MG's latest electric car is staggering value for money – particularly in entry-level SE trim. Don’t think that by going for the cheapest choice you’ll be left lacking in kit, though; luxuries such as adaptive cruise control and rear parking sensors come as standard.

Elsewhere, the MG4 impresses with a competitive range of up to 218 miles between charges with the cheapest 50.8kWh battery. The more expensive 61.7kWh models, meanwhile, can travel up to 281 miles between charges according to official figures. If you want to match a good range with the kind of acceleration which can embarrass a Porsche Taycan 4S, then go for the MG4 XPower, which gets 429bhp and four-wheel drive.

Some rivals, such as the Cupra Born and Renault Megane E-Tech are quieter, more polished to drive and have smarter interiors than the MG, but then they also cost thousands more to buy.

Read our in-depth MG4 review

Reliability
Safety
Costs
Quality
Performance

Strengths

  • Good range between charges
  • Relatively fun handling
  • Quiet cruising manners

Weaknesses

  • Much pricier than MG4
  • Awful touch-sensitive dashboard buttons
  • Slightly firmer ride than ID 3

Think of the Cupra Born as a slightly more fun, and slightly more classy alternative to the Volkswagen ID 3. Both models share a great deal under the skin, but with only a few exceptions, you’ll be hard-pressed to tell the difference.

Mechanically, the Born and ID 3 very similar, with a choice of 58kWh and 77kWh batteries, delivering official ranges of 264 and 341 miles – along in our real-world tests, the former returned 183 miles (winter) and 219 miles (summer), with the latter managing 235 and 285 miles. 

We think the smaller battery makes most sense because the range should be plenty for many drivers, and the V1 trim comes with pretty much everything you’d need. 

Read our in-depth Cupra Born review

Driving
Interior
Practicality
Buying & Owning

Strengths

  • Potentially rapid charging
  • Comfortable ride and great handling
  • Very well equipped and strong resale values

Weaknesses

  • Ionity rapid chargers are few and far between
  • Not as spacious as a Model S
  • Low-speed motor whine and gearbox shunt

Grand tourers need to be sleek, fast and capable of covering huge distances. And for that alone, the Audi E-tron GT lives up to its name. Officially, it can accelerate from 0-62mph in 4.1sec, but at the hands of our testers, it’s gone even faster. It can cover up to 305 miles on a charge and can accept charging speeds of up to 270kW – if you can find a charger with enough oomph, only the Porsche Taycan and Maserati GranTurismo Folgore can match it.

The E-tron GT is a little softer than the more agile Taycan, but it still drives superbly, and is far more entertaining than a Tesla Model S. It’s also nicer inside, and unlike both the Tesla and Taycan, there are physical buttons for regularly-used features. There’s no doubting the tech, which is easy to use and the screens are clear and responsive.

It’s not quite perfect, though. With a starting price of more than £80,000, it’s quite pricey even if resale values are very good. And there’s a bit of whine from the motor – but if you can overlook that, it really is a fine electric car.

Read our in-depth Audi E-tron GT review

Driving
Interior
Practicality
Buying & Owning

Strengths

  • Decent range between charges
  • Fun to drive around town
  • Stacks up well financially

Weaknesses

  • Tiny rear seats
  • Noisy on the motorway
  • Rivals have longer electric ranges

The Fiat 500 Electric is another reimagining of the icon, and with a starting price of less than £20,000, proves that a great electric car needn’t break the bank. For that, you’ll get a range of 115 miles which is fine for round-town use, and in the real world is close to what you’d get from a Honda e or a Mini Electric.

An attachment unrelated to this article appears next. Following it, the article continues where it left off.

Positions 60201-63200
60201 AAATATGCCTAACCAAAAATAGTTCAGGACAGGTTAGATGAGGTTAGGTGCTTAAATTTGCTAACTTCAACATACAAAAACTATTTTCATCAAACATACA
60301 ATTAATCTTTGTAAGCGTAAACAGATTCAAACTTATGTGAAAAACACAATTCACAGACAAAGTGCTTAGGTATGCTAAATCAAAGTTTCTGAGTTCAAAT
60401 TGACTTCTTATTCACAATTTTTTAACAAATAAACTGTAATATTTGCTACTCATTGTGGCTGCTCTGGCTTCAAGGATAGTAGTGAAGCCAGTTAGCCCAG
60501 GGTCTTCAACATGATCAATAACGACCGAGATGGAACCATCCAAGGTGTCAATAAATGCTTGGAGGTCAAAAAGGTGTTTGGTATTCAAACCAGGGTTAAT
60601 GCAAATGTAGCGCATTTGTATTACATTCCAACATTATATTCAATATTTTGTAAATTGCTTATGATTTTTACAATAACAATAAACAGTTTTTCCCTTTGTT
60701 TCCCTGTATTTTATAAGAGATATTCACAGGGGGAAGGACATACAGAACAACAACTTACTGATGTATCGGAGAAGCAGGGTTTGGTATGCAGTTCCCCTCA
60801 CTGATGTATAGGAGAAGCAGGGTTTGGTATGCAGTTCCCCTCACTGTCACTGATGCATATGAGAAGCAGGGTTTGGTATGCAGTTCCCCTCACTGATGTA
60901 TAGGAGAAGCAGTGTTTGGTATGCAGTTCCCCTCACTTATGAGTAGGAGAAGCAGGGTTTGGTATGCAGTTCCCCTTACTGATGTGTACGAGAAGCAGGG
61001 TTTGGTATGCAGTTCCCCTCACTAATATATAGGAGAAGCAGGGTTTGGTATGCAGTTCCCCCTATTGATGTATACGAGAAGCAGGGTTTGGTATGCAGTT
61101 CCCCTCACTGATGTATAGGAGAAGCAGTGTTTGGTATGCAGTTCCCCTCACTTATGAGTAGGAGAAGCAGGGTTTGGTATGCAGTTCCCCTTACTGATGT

We think it’s worth spending a little more for the larger 42kWh battery which has an official range of up to 199 miles. Its zippier acceleration improves all-round useability.

The 500 Electric excels in the city, though, where those compact dimensions, plus a tight turning circle make it very manoeuvrable. However, the boot is small and the rear seats are cramped, meaning its practicality is a step behind the likes of the Mini.

Read our in-depth Fiat 500 Electric review

Reliability
Safety
Costs
Quality
Performance

Strengths

  • Loads of standard kit and safety equipment
  • Sprightly performance
  • Decent to drive

Weaknesses

  • Iffy interior quality
  • Tesla Model 3 can use better charging network
  • Infotainment system needs some upgrades

The Volkswagen ID 3 is a jack-of-all-trades. It’s good to drive, well-equipped and pretty comfy on the move, but struggles to stand out against the best of its rivals in any one area.

There are two versions of the ID 3: Pro and Pro S. The former is the entry level version – that gets a 58kWh battery which means it can officially manage 265 miles between charges – while Pro S cars get a larger, 77kWh battery, which provides a 347-mile official range.

However, the ID 3’s high price tag means it’s hard to recommend one over an MG4 or Tesla Model 3.

Read our in-depth Volkswagen ID 3 review

Our pick: EV60 160kW Equilibre 60kWh Optimum Charge 5dr Auto

0-62mph: 7.5 sec
CO2 emissions: 0g/km
Seats: 5
Boot: 440 litres
Insurance group: 26E
Driving
Interior
Practicality
Buying & Owning

Strengths

  • Strong performance
  • Comfortable ride – even on 20in alloys
  • Great driving position

Weaknesses

  • Relatively heavy depreciation
  • Rivals have more rear space
  • Snatchy brake pedal

Many electric cars are bought as company cars, and it’s safe to assume that most of those will spend a lot of their lives going up and down motorways. If that sounds familiar, the Renault Megane E-Tech may be worth a place on your shortlist.

A wealth of sound insulation means the Megane is much quieter at speed than a Cupra Born or MG4, and the suspension is firm enough to prevent wallowing, while still offering great ride comfort.

The Megane’s 280-mile official range is slightly ahead of what an entry-level Volkswagen ID 3 can achieve, too, but heavy depreciation means relatively high monthly payments for those buying on PCP.

Read our in-depth Renault Megane E-Tech review

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And the electric cars to avoid...

DS 3 Crossback E-Tense

The E-Tense is quieter and more comfortable than conventionally powered DS 3 Crossbacks. However, similarly priced electric rivals can travel farther between charges, are better to drive and provide more space. Read our review

Ora Funky Cat

Like the E-Tense, the Funky Cat has its strengths, including lots of safety kit and a long warranty, but it's too far behind key rivals in too many other areas to recommend. Read our review